"However, Western Australia's economic fundamentals are still drawing strong population growth which will maintain housing demand in the face of limited supply," Mr Rossen said.



Article added by: Communications

http://www.reiwa.com...iew.cfm?Id=7501

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OFFLINE   TV_Expert #39

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Posted 16 September 2006 - 06:32 PM

The median property price figures for Australian capital cities from REIA for June Quarter 2006 have been released.

Median House Price
Sydney - $523,000
Perth - $395,000
Canberra - $380,000
Melbourne - $375,000
Darwin - $350,000
Brisbane - $326,000
Adelaide - $287,000
Hobart - $277,000

Median Unit Price
Sydney - $355,000
Perth - $320,000
Melbourne - $315,000
Canberra - $305,000
Brisbane - $280,000
Darwin - $267,000
Hobart - $228,000
Adelaide - $215,000

Source: REIA, June Quarter 2006
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Posted 31 October 2006 - 05:26 PM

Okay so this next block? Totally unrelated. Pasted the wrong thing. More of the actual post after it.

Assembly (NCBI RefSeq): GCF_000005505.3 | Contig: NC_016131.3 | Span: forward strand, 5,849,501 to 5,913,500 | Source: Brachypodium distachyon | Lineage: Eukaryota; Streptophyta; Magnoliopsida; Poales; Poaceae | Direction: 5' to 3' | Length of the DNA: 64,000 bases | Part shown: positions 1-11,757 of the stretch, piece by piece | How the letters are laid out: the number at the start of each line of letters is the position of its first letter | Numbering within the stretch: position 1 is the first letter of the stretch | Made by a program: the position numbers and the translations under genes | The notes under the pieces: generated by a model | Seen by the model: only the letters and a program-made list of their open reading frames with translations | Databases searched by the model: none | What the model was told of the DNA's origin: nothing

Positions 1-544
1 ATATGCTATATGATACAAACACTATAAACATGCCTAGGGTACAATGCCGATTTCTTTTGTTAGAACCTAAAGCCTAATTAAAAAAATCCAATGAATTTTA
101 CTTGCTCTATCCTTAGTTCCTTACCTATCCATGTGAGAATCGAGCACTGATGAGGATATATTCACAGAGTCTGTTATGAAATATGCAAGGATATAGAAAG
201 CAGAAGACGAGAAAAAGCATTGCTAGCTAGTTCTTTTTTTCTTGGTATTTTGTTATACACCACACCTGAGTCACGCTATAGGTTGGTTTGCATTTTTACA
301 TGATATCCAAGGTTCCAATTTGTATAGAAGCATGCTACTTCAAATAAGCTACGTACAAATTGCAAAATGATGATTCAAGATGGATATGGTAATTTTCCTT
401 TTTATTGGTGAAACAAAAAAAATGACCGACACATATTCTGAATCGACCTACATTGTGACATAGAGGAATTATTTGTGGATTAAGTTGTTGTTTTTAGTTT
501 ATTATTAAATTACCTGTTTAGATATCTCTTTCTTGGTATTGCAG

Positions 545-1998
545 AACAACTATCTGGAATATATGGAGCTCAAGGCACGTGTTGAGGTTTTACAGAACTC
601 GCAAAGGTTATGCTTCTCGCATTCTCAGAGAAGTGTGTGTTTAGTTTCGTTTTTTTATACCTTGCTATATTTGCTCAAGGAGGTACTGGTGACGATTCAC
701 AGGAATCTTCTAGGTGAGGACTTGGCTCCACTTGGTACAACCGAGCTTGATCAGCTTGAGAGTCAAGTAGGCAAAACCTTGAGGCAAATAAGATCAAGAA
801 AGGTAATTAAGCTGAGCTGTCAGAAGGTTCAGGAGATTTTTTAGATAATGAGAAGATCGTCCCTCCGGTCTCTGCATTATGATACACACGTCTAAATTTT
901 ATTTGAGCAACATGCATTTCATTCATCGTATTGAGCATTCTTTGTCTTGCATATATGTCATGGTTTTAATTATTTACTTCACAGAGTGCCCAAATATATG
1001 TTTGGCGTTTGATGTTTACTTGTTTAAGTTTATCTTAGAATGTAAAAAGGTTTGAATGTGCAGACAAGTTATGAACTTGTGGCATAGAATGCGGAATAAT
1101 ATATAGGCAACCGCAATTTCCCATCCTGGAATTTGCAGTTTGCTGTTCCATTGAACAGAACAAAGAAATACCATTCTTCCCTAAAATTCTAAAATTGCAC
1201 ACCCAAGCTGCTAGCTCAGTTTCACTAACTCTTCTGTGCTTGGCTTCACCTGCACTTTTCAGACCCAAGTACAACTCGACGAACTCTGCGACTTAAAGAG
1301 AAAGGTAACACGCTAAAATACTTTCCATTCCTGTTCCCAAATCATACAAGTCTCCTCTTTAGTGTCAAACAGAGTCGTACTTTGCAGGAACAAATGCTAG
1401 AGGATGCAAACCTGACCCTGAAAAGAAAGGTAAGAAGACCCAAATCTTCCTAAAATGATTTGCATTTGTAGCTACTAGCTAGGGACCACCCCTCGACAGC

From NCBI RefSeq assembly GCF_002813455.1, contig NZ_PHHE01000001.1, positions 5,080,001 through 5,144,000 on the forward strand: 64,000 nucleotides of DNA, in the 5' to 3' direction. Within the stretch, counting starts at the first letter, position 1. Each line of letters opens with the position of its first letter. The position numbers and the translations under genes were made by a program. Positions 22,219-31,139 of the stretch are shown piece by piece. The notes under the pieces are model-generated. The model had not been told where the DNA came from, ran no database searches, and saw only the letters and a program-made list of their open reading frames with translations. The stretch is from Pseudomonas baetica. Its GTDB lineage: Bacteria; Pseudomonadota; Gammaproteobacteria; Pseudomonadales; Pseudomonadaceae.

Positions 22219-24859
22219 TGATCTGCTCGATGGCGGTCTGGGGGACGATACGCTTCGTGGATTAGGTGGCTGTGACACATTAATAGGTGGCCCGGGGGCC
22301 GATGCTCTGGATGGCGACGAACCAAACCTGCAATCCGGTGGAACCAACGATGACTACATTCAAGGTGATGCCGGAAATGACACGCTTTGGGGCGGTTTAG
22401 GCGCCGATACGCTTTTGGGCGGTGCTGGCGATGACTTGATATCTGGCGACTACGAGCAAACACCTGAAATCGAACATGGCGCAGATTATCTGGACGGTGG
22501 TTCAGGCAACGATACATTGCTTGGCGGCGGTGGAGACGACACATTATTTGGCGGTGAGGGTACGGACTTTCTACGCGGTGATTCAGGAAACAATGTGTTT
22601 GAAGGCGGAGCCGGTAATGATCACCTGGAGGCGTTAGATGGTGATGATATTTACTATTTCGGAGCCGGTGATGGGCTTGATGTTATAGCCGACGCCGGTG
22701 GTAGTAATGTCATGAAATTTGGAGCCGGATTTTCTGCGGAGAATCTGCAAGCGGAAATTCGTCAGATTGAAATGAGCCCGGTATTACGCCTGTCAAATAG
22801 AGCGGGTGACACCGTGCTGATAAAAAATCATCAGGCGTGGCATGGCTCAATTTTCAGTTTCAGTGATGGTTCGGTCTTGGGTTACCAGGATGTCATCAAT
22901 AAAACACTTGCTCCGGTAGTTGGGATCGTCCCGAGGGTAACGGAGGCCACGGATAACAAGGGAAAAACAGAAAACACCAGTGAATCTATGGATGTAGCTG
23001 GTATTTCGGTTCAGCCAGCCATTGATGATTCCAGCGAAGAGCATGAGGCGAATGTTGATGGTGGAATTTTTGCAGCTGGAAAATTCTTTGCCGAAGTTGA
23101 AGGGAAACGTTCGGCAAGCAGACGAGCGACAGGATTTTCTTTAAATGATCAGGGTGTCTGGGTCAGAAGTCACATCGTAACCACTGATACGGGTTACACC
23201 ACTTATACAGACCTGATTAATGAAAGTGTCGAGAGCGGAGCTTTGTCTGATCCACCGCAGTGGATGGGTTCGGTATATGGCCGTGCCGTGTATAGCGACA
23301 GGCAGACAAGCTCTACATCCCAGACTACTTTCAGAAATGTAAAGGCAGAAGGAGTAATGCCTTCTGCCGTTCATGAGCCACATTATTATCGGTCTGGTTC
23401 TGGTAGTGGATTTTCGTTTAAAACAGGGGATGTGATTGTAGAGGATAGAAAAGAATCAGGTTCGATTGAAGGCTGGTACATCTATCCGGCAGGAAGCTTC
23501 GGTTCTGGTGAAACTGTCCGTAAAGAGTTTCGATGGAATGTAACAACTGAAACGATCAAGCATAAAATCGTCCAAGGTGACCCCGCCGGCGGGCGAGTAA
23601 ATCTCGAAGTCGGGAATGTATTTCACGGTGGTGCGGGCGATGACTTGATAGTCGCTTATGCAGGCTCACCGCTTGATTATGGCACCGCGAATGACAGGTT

From REIWA's website, dated about 2 weeks ago.

QUOTE
Reiwa.com points to $450K Perth median house price

The median price for a house in Perth has now passed the $400,000 barrier reaching $450,000 at the end of the September quarter, according to the Real Estate Institute of Western Australia's new reiwa.com House Price Measure*.

REIWA's own preliminary figures indicate that prices have grown by around $30,000 since the June quarter.

Newly elected REIWA President, Rob Druitt, said reiwa.com captures around 60 per cent of the total market and was therefore a large enough sample from which to make a confident prediction.

"What our in-house sales data are telling us is that prices are continuing to grow strongly, despite recent concerns about a possible slowdown," Mr Druitt said.

Mr Druitt said that while prices growth was continuing, the rate of growth had slowed a little and the number of houses for sale had jumped significantly.

"House prices grew by 7 per cent in the quarter, down slightly on the 8.2 per cent experienced in the June quarter.